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Eur Neuropsychopharmacol. 2015 Aug;25(8):1388-96. doi: 10.1016/j.euroneuro.2015.04.001. Epub 2015 Apr 13.

Inhibition of FAAH reduces nitroglycerin-induced migraine-like pain and trigeminal neuronal hyperactivity in mice.

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Institute of Molecular Psychiatry, University of Bonn, Sigmund-Freud-Str. 25, 53127 Bonn, Germany. Electronic address:
Institute of Molecular Psychiatry, University of Bonn, Sigmund-Freud-Str. 25, 53127 Bonn, Germany.

Erratum in

  • Eur Neuropsychopharmacol. 2015 Nov;25(11):2186.


There is evidence to suggest that a dysregulation of endocannabinoid signaling may contribute to the etiology and pathophysiology of migraine. Thus, patients suffering from chronic migraine or medication overuse headache showed alterations in the activity of the arachidonoylethanolamide (AEA) degrading enzyme fatty acid amide hydrolase (FAAH) and a specific AEA membrane transporter, alongside with changes in AEA levels. The precise role of different endocannabinoid system components is, however, not clear. We have therefore investigated mice with a genetic deletion of the two main cannabinoid receptors CB1 and CB2, or the main endocannabinoid degrading enzymes, FAAH and monoacylglycerol lipase (MAGL), which degrades 2-arachidonoylglycerol (2-AG), in a nitroglycerine-induced animal model of migraine. We found that nitroglycerin-induced mechanical allodynia and neuronal activation of the trigeminal nucleus were completely abolished in FAAH-deficient mice. To validate these results, we used two structurally different FAAH inhibitors, URB597 and PF3945. Both inhibitors also dose-dependently blocked nitroglycerin-induced hyperalgesia and the activation of trigeminal neurons. The effects of the genetic deletion of pharmacological blockade of FAAH are mediated by CB1 receptors, because they were completely disrupted with the CB1 antagonist rimonabant. These results identify FAAH as a target for migraine pharmacotherapy.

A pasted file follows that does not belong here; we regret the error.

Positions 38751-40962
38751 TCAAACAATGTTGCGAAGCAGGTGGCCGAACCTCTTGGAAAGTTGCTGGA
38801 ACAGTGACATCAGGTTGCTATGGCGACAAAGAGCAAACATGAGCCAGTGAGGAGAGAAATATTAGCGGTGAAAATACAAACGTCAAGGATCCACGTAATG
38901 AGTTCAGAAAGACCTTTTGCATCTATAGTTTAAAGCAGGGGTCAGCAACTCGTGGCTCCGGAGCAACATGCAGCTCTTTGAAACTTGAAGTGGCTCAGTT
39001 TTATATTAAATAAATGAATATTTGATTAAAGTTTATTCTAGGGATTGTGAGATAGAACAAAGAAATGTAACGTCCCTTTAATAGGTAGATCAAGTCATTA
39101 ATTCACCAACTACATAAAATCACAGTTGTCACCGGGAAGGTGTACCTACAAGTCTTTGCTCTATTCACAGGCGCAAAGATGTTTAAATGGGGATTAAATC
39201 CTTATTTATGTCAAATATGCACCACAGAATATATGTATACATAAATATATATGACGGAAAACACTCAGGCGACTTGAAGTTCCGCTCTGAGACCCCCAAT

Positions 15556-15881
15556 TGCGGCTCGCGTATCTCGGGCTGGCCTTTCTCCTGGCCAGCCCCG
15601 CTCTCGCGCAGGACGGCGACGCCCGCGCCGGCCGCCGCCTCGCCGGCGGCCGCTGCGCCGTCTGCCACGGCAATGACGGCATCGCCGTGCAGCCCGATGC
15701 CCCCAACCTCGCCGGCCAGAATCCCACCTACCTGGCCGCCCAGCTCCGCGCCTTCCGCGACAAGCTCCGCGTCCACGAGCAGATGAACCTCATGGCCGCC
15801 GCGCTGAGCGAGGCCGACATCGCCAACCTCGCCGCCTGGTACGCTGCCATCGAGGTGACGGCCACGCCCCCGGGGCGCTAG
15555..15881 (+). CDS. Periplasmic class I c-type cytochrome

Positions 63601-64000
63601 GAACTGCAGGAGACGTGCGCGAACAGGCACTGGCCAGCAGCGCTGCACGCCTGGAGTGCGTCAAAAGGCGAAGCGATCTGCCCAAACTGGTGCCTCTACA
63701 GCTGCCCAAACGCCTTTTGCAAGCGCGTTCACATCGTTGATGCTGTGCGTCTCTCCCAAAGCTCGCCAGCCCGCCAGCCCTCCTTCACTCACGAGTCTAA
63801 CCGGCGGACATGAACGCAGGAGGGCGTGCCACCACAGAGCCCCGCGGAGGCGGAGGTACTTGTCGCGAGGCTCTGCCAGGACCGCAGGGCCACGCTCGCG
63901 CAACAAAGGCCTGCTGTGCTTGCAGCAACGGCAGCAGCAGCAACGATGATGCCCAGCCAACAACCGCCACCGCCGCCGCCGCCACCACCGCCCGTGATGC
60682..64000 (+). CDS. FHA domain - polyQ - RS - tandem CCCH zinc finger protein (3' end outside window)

CB1 receptor; Endocannabinoid; FAAH; Headache; Migraine; Nitroglycerin

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